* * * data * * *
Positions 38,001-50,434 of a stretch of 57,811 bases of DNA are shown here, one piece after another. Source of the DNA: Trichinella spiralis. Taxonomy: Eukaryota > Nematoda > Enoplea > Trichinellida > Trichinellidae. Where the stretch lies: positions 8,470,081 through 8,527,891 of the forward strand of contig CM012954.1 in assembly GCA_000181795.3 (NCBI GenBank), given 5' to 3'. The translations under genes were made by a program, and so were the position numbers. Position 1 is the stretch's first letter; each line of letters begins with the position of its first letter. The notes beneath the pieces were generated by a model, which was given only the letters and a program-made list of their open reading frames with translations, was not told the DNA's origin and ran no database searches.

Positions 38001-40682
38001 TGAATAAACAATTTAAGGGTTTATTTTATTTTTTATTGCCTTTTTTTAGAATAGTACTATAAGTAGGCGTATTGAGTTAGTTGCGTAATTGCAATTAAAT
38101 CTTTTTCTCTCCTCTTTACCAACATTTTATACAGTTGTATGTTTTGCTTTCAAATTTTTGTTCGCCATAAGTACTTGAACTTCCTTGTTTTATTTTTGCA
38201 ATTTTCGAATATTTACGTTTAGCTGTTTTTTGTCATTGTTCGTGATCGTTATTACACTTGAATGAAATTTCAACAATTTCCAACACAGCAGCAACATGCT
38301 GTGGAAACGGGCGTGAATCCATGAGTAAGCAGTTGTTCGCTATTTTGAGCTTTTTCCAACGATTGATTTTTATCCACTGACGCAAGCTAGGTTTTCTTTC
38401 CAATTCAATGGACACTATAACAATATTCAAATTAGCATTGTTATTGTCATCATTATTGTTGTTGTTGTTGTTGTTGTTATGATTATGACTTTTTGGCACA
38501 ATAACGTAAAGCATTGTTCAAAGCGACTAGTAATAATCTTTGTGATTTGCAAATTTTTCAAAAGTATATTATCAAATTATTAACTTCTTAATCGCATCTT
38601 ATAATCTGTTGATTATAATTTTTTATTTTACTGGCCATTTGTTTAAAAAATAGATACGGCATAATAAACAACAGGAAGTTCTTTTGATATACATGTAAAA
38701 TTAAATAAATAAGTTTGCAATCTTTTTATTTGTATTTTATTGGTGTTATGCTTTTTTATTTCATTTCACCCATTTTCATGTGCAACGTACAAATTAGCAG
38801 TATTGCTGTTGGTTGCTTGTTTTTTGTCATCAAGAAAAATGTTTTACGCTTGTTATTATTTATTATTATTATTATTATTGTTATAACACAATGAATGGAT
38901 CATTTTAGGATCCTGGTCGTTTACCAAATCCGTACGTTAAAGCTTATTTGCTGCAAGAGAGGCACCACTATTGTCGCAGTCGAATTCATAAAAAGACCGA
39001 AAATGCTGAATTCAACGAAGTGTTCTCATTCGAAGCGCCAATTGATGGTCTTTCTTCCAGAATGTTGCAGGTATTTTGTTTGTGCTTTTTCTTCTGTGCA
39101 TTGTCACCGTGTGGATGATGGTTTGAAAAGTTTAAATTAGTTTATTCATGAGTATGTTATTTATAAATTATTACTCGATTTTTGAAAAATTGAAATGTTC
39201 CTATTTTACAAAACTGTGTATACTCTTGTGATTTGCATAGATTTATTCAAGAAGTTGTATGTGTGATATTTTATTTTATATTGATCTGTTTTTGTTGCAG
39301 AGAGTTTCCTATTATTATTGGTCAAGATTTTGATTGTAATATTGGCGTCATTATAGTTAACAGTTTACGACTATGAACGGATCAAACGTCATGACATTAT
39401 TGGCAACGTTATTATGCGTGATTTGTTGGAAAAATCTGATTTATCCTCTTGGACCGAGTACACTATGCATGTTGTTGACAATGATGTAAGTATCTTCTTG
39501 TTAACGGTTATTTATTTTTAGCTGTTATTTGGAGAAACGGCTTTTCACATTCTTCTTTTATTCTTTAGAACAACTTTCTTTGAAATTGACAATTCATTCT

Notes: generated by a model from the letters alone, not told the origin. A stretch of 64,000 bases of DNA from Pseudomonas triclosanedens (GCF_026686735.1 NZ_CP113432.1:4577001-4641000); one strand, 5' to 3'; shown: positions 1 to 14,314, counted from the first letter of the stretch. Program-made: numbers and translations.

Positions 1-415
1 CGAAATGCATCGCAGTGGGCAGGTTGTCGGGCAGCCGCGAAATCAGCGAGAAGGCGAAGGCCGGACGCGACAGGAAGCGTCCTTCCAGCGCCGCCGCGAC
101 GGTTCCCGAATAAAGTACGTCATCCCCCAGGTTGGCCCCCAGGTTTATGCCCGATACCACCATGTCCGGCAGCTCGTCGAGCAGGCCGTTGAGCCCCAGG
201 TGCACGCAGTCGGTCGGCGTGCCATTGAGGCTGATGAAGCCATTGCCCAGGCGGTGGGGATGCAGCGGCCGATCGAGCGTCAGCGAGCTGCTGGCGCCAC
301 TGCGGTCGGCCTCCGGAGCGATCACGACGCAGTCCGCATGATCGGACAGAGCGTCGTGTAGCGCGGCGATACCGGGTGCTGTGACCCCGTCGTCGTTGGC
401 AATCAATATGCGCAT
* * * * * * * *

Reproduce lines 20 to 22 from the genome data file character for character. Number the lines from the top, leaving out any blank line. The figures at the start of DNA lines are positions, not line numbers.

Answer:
Positions 1-415
1 CGAAATGCATCGCAGTGGGCAGGTTGTCGGGCAGCCGCGAAATCAGCGAGAAGGCGAAGGCCGGACGCGACAGGAAGCGTCCTTCCAGCGCCGCCGCGAC
101 GGTTCCCGAATAAAGTACGTCATCCCCCAGGTTGGCCCCCAGGTTTATGCCCGATACCACCATGTCCGGCAGCTCGTCGAGCAGGCCGTTGAGCCCCAGG